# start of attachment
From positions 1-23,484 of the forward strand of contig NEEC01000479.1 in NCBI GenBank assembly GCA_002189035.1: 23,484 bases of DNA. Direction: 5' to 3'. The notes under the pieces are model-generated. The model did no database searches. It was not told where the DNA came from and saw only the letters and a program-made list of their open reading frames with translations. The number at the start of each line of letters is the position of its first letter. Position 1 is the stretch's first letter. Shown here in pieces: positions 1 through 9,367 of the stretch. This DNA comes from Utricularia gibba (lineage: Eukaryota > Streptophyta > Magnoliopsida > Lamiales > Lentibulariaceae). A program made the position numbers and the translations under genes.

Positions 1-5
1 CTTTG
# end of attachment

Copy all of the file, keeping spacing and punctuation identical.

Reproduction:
From positions 1-23,484 of the forward strand of contig NEEC01000479.1 in NCBI GenBank assembly GCA_002189035.1: 23,484 bases of DNA. Direction: 5' to 3'. The notes under the pieces are model-generated. The model did no database searches. It was not told where the DNA came from and saw only the letters and a program-made list of their open reading frames with translations. The number at the start of each line of letters is the position of its first letter. Position 1 is the stretch's first letter. Shown here in pieces: positions 1 through 9,367 of the stretch. This DNA comes from Utricularia gibba (lineage: Eukaryota > Streptophyta > Magnoliopsida > Lamiales > Lentibulariaceae). A program made the position numbers and the translations under genes.

Positions 1-5
1 CTTTG